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Experts say online daters are always wise to be skeptical regarding what someone they've met online, and not in the flesh, tells them.Most dating websites—even ones that cost money—don't vet the people who sign up.Run a search: Copy the images your online correspondent has posted to his or her profile, then run them through a reverse-image search engine, such as Tin Eye or Google Images.If they come up associated to a person with another name or who lives in a different city, you have good reason to suspect they were stolen from someone else’s profile.It wasn’t until the relationship came to an end that Adie found out her boyfriend was in fact a transsexual and had been born Christine Wilson. Originally from Surrey, she has studied Communication and Media at Bournemouth University and The University of Central Florida.My Online Nightmare continues next Wednesday 19th April, and episode two will look at “stories of romances that started online but ended in deception, fraud and bigamy”. She enjoys socialising with friends, exploring new places and can often be found with her nose in a book.According to the FBI, romance scams and similar confidence scams cost consumers more money than any other kind of Internet fraud.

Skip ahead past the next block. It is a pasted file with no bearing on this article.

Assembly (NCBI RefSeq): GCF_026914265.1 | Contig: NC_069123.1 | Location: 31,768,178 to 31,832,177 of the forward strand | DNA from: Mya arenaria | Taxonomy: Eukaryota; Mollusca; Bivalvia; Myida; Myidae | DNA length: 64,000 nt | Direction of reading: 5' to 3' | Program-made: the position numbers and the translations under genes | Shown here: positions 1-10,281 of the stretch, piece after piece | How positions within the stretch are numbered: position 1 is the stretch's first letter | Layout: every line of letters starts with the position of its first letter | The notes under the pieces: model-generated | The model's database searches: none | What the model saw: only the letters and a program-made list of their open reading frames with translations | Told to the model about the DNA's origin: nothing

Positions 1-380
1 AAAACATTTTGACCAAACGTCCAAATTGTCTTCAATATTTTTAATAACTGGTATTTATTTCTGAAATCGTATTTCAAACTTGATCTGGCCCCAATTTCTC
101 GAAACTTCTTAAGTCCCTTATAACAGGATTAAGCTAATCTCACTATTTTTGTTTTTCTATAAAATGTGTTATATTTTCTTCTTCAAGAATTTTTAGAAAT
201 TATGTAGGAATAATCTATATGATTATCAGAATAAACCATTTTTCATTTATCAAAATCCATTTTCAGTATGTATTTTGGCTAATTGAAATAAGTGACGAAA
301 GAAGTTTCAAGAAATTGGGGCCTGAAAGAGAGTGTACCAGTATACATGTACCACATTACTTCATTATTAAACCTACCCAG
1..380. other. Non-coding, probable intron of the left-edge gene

To recognize and avoid romance scams, follow these tips.In mid December the Department of Justice announced that seven men—six from Nigeria and one from South Africa—pled guilty to conning tens of millions of dollars from Americans via online dating sites.While the case was remarkable for its magnitude, when it comes to so-called “romance scams,” it still represents just the tip of the iceberg.(It is estimated that only 15 percent of fraud victims report their losses to law enforcement, so the real numbers are probably higher.) As one result, fear of a horrible first date is just one of the things a would-be online dater has to worry about. “Most people think the victims are middle-aged women who can't get a date, but I have worked with men and women of all ages—doctors and lawyers, CEOs of companies, people from the entertainment industry—who you’d never think in a million years would fall for these scams but do,” says Barb Sluppick, who runs romancescams.org, a watchdog site and online support group.
According to the Consumer Reports 2016 Online Dating Survey of more than 114,000 subscribers, among the respondents who were considering online dating but were hesitant, 46 percent said they were concerned about being scammed. “Typically the scammer builds trust by writing long letters over weeks or months and crafting a whole persona for their victims,” says Unit Chief David Farquhar from the Financial Crimes Section of the FBI’s Internet Crime Complaint Center (IC3) who specializes in cyber-related crimes.
Almost all promise to take care of their new love interest.